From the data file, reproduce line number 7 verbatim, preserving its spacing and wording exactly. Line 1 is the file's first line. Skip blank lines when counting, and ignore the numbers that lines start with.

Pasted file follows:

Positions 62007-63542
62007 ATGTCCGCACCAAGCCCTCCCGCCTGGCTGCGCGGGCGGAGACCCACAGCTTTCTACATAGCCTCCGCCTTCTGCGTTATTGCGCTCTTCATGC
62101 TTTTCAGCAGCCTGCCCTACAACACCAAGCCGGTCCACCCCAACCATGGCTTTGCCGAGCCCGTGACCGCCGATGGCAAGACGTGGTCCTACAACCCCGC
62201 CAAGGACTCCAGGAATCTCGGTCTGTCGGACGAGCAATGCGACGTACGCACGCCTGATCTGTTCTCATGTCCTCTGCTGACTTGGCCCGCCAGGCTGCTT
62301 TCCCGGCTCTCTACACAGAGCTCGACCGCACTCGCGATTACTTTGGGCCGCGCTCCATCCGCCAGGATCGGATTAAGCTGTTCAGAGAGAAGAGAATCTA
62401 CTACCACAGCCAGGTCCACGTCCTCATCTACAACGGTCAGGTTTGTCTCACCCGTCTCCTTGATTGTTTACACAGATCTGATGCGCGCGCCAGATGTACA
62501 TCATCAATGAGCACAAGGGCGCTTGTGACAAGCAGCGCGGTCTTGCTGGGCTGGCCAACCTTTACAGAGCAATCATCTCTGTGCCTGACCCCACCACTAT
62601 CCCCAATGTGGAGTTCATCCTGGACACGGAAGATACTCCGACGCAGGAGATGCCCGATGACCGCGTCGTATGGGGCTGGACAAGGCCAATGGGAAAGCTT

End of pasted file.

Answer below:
62501 TCATCAATGAGCACAAGGGCGCTTGTGACAAGCAGCGCGGTCTTGCTGGGCTGGCCAACCTTTACAGAGCAATCATCTCTGTGCCTGACCCCACCACTAT